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Who has directly influenced your farrier career? If you’re just starting out, your list likely isn’t long. A little time and initiative will eventually fill the gaps. If you have some skin in the game, your list might resemble the one compiled by Chris Gregory in his book, For Want of a Nail, the Shoe Was Lost.
The Heartland Horseshoeing School founder and instructor recognizes a dozen contributors to his career: Frank Turley, Mike Edwards, Danny Ward, Kevin Hatridge, Dave Showen, Jim Keith, Bob Marshall, Dusty Franklin, Sandy Beveridge, Derek Gardner, Paul Duddy and Dr. Mike Miller. Although a chapter is not devoted to his wife, Kelly is a steady presence throughout as a testament to the importance of a strong, reasoned and supportive life partner.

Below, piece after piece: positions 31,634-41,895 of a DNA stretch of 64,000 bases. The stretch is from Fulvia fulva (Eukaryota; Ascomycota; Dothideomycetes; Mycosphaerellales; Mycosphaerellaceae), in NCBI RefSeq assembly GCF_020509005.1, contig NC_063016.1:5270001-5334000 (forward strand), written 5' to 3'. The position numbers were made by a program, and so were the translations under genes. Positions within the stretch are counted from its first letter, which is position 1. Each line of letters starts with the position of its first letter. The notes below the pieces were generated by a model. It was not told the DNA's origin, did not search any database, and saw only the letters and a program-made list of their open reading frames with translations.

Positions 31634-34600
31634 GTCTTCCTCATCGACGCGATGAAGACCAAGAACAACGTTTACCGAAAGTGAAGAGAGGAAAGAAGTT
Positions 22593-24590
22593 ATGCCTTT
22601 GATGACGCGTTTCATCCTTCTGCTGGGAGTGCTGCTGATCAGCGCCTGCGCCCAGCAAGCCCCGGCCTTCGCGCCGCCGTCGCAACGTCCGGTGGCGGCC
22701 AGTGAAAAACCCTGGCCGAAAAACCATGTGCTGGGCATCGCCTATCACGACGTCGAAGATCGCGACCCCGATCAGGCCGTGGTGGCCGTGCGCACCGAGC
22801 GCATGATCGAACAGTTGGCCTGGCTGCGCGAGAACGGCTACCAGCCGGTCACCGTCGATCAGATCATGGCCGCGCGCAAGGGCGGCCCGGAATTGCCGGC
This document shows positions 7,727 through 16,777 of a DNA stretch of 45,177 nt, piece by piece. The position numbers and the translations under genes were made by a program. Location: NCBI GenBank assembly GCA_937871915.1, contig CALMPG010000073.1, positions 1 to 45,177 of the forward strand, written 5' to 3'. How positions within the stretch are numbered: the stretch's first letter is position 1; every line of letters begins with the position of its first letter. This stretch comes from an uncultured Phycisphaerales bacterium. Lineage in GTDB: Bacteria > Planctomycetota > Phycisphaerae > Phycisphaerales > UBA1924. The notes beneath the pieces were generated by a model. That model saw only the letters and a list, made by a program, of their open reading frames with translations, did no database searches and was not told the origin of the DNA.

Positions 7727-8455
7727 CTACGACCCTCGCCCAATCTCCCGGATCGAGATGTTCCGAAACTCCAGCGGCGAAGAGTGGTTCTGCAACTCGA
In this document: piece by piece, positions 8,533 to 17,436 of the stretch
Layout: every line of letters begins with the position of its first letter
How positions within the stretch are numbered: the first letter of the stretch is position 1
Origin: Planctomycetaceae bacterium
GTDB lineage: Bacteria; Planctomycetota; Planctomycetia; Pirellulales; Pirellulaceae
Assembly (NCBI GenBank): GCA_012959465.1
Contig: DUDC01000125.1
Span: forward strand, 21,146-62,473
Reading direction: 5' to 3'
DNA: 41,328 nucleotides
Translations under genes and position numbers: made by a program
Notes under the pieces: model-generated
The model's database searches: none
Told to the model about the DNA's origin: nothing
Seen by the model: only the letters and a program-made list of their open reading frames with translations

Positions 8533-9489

While Gregory compiles this easy-to-read salute to those who played a role in shaping his Hall of Fame career, it provides more than gratitude. It illustrates the importance of drive and the humility that often accompanies learning, while also offering tips, anecdotes and advice.
Gregory had been shoeing for 3 years before his path crossed Frank Turley’s at the Turley Forge Blacksmithing School in Santa Fe, N.M. His first project was building a horseshoe sandwich, which is a welding exercise. Up to this point, Gregory had struggled with forge welding, so you might appreciate the doubts that he was experiencing. Yet, with Turley’s instruction, Gregory was surprised at how easily he took to it.
Completing such a difficult exercise after…